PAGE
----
Summary: The word night has interesting implications in the hebrew, defining the night depper than just a time of the day leads us into a new study of what it means to be the light of the world.

“life is a road where sightseeing is encouraged, where shortcuts aren’t a timesaber but a lesson learned.”

I want to share with you one of the most amazing things I have been able to show people. This is from the chapter entitled “A Simple understanding of your destiny.”

This excerpt is from a subtitled called “night terrors.”

Scripturally we begin to see a trend of hidden meaning dealing with night and evening.

It all starts in Genesis and we hear God echo the phrase over and over, ” and it was evening and morning.”

The night has plagued this world since the start. The night has had many events that have shaped the faith we hold to.

The fall of Adam and Eve most likely happened at night, we are told there is a period after they ate of the fruit that they became ashamed and aware and then we are told that, “in the day” God arrived (Gen-3-8)

We hear the prophetic word given to Moses that the plagues would be realesed on egypt “this night” (Ex-12-12) the Israelites escaped the bondage from egypt and began thier journey to the land promised at night (Ex-12-42) and this goes on thoughout the entire Torah and bible.

As I ponder this my mind wanders back to an episode of spongebob squarepants I’ve see. With my brother and daughter, where spongebob is working his first night shift. As he worked he sensed that something was different while working “aaaaat niiiight” (to accurately quote the great historian spongebob)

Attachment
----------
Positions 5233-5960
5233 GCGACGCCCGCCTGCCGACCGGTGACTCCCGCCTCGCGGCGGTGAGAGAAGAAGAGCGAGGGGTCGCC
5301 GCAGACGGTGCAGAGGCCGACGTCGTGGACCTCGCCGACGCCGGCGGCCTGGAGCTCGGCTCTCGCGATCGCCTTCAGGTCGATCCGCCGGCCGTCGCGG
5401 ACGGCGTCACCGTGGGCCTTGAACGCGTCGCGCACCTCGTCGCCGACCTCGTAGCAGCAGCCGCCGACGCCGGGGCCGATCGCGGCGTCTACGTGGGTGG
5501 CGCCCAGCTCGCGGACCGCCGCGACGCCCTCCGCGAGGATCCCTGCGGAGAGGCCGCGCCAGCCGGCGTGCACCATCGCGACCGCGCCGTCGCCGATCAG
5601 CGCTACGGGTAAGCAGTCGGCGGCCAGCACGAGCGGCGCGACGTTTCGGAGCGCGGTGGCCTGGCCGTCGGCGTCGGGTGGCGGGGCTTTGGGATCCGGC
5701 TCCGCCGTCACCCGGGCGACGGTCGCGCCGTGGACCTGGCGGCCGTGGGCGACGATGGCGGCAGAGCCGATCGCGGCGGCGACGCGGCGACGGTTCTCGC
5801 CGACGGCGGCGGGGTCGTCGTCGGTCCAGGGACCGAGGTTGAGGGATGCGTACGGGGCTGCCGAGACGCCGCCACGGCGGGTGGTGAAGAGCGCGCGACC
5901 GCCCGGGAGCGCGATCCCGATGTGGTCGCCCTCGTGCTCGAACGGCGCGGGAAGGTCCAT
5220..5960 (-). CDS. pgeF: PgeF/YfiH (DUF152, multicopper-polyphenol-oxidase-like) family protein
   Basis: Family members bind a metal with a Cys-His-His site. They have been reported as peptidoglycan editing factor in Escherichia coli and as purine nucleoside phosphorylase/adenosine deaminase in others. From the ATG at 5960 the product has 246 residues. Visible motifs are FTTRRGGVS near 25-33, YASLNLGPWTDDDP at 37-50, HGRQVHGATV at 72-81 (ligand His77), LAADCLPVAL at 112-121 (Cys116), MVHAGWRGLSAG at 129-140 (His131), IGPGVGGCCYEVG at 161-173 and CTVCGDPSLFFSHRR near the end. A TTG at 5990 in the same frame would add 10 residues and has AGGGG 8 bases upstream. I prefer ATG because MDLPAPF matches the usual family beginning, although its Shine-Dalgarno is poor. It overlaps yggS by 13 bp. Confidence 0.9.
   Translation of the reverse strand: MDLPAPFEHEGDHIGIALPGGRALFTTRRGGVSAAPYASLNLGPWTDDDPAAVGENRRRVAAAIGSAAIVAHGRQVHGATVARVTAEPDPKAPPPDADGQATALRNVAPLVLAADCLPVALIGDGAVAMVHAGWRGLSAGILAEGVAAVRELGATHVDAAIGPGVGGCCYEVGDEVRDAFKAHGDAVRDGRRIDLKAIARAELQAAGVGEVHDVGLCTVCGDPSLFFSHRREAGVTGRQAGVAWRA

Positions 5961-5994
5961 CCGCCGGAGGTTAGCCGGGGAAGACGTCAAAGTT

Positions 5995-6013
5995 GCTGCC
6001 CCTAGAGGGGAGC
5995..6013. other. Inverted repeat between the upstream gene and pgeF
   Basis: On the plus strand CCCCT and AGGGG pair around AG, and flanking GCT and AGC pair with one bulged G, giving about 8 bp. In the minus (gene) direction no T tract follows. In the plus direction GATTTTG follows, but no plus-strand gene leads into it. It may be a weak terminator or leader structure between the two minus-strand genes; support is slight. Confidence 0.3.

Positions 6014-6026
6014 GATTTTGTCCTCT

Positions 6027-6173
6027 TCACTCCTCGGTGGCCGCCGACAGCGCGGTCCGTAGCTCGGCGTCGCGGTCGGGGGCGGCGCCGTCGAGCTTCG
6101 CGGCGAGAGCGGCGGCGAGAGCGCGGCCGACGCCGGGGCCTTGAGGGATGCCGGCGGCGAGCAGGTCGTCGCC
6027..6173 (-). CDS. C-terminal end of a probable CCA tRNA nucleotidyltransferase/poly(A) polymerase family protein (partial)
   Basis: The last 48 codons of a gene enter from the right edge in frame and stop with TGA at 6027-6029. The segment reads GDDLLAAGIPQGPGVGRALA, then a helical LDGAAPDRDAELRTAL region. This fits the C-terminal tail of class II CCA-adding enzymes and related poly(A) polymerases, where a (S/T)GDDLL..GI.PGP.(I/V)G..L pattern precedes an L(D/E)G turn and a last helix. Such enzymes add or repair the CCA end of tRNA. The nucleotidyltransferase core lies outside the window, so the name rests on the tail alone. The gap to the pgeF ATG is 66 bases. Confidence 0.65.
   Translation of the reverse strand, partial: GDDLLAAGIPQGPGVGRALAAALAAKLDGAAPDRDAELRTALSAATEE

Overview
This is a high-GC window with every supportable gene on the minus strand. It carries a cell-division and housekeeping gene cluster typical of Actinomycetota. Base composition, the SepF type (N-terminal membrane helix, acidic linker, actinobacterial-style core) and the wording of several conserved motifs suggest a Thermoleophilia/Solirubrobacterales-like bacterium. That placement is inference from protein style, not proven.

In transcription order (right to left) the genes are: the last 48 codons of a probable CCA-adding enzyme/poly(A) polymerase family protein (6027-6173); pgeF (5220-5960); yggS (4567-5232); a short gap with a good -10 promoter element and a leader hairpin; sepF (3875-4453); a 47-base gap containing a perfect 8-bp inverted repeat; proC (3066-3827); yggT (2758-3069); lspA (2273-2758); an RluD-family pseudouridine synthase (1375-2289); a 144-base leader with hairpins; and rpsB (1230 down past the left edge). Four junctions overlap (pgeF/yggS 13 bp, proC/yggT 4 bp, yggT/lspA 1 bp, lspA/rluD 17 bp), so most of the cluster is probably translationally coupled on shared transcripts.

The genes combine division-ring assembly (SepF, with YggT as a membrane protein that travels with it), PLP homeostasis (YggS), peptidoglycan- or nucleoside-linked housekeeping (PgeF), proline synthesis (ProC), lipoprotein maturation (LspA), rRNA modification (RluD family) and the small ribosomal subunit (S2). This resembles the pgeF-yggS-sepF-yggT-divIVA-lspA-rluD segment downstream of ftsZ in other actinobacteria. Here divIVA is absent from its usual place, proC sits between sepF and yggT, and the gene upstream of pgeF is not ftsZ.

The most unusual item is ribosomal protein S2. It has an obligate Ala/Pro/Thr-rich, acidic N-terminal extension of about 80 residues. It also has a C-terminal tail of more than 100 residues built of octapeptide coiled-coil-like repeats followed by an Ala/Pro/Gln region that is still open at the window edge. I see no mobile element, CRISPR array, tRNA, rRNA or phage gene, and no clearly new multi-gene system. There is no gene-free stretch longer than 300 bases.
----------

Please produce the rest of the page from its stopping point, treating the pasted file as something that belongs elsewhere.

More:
Let’s go a little deeper the Hebrew word used for night is “layil” which means adversity. Now using this definition we can see the deeper meaning of many scriptures such as these.

Psalm16-7 “I will bless the Lord who gives me counsel…in my night seasons” or our seasons of adversity.

Let’s look at another psalm in 119-62, david says, “at midnight I will rise and give thanks to thee for your righteous judgements.”

The Hebrew word used there for “mid” is chatsoth and simply means the middle. David is telling us that in the middle of his adversity he still gives thanks to God. What a lesson we are uncovering.

The Sabbath and Jewish day begin at night. The New Testament writer Paul tells us that what is first physical gives birth to a new spiritual meaning.

Our day most certainly will start with some sort of adversity or trials but the day is inevitable, the light will be here soon! It is a pattern that God cannot break. We will always be brought through our adversity.

This brings new insigt into being the light of the world. It's not about shining but about overcoming adversity.

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